Beyond the reach of the Fair Work Act: The Fair Work Commission dismisses anti-bullying claim brought by an overseas volunteer on jurisdictional grounds.
Overview of claim
The recent decision of Stancu  FWC 1999 involved an application under section 789FC of the Fair Work Act 2009 (Cth) (FW Act) for an order to stop workplace bullying. The complaint was made against Australian Volunteers International (AVI), a company that places volunteers with organisations across the globe, by Mr Stancu, a volunteer sanitation engineer placed at the Ministry of Public Works and Utilities (the Ministry) in Kiribati (a small Pacific Island nation).
The bullying allegations related to disciplinary action taken by AVI in response to complaints about Mr Stancu’s behaviour. The complaints alleged ‘drunk and disorderly’ behaviour at a dinner hosted by the President of Kiribati, downloading movies using workplace internet, wearing inappropriate clothing on the street (swimming trunks and no shirt), and inappropriate behaviour in the company of other third parties.
In response to the application, AVI raised a number of jurisdictional arguments including that Mr Stancu was not undertaking ‘work’ for AVI, but was in fact performing work for the Ministry, which is not subject to the anti-bullying provisions. The Commission considered whether the work performed by Mr Stancu was undertaken in a ‘constitutionally covered business’ within the meaning of the FW Act. While it was acknowledged that AVI facilitated Mr Stancu’s placement by nominating him to the Ministry, a consideration of the totality of the relationship made it clear that he ‘worked’ for the Ministry. The Ministry was the direct beneficiary of his work, had the right to terminate the relationship and determined his hours and day-to-day directions. As the Ministry is not a constitutionally covered business, the application fell outside the scope of the FW Act.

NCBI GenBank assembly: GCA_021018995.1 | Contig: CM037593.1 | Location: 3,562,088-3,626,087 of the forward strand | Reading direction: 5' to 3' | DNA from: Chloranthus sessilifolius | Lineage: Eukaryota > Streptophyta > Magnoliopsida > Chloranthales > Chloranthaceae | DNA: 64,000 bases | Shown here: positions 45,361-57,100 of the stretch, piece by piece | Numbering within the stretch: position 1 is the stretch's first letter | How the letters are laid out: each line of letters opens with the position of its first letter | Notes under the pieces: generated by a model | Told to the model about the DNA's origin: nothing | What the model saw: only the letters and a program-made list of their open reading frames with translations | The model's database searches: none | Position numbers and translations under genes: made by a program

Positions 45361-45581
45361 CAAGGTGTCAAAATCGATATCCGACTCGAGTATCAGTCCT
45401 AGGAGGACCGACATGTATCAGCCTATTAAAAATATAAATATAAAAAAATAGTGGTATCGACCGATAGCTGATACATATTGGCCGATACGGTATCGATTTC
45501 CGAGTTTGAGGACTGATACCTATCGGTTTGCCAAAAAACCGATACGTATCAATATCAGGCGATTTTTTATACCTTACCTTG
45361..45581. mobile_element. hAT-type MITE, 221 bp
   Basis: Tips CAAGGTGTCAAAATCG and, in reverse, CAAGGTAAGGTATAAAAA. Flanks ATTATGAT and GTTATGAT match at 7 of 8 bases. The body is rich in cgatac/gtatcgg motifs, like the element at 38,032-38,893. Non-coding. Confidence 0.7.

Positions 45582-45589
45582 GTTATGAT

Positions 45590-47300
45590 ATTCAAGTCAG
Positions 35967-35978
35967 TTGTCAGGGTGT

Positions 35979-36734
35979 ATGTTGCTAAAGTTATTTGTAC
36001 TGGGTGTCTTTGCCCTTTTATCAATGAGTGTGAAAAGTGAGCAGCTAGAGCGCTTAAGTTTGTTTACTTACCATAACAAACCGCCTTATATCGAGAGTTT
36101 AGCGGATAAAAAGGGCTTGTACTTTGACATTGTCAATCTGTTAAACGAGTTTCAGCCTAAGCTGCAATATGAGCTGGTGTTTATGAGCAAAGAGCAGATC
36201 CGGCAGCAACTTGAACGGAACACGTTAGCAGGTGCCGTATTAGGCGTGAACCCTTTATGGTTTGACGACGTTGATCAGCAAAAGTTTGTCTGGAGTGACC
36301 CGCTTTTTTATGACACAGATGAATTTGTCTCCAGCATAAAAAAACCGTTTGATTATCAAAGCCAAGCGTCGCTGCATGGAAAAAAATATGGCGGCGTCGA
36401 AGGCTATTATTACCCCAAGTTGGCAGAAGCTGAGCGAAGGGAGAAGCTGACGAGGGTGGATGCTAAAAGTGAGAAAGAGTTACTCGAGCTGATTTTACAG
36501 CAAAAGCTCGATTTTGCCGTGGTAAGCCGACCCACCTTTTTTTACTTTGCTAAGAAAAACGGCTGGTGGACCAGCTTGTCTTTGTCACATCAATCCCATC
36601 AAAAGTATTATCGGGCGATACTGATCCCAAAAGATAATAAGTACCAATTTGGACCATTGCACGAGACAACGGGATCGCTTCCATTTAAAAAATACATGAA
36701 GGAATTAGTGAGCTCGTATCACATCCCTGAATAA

The Commission identified a further jurisdictional issue relating to the geographical limits of the coverage of the FW Act, given that the work occurred outside Australia. It was held that Mr Stancu’s work in Kiribati fell outside the FW Act’s geographical application. While some parts of the FW Act may sometimes apply extra-territorially to an Australian employer in relation to Australian-based employees (such as the NES, modern awards, minimum wages and unfair dismissal provisions), the anti-bullying provisions of the FW Act do not. This led to the conclusion that Mr Stancu’s claim was ‘beyond the reach of the FW Act in its totality’.
The Commission also found that AVI’s response to the complaints, counselling Mr Stancu and issuing him a warning, was reasonable management action and not bullying.
Implications for employers
While both AVI and the Ministry escaped the jurisdictional reach of the FW Act in this case, the Stancu decision serves as a reminder of the broad extra-territorial reach of certain parts of the FW Act in relation to employees of constitutionally covered businesses. For example, if Mr Stancu had been an employee of AVI and his employment was terminated, despite having been based outside of Australia, the outcome of a jurisdictional objection to an unfair dismissal claim would likely have been very different. Employers will be interested to see whether these broad provisions receive any attention in the review of the workplace relations framework currently being conducted by the Productivity Commission.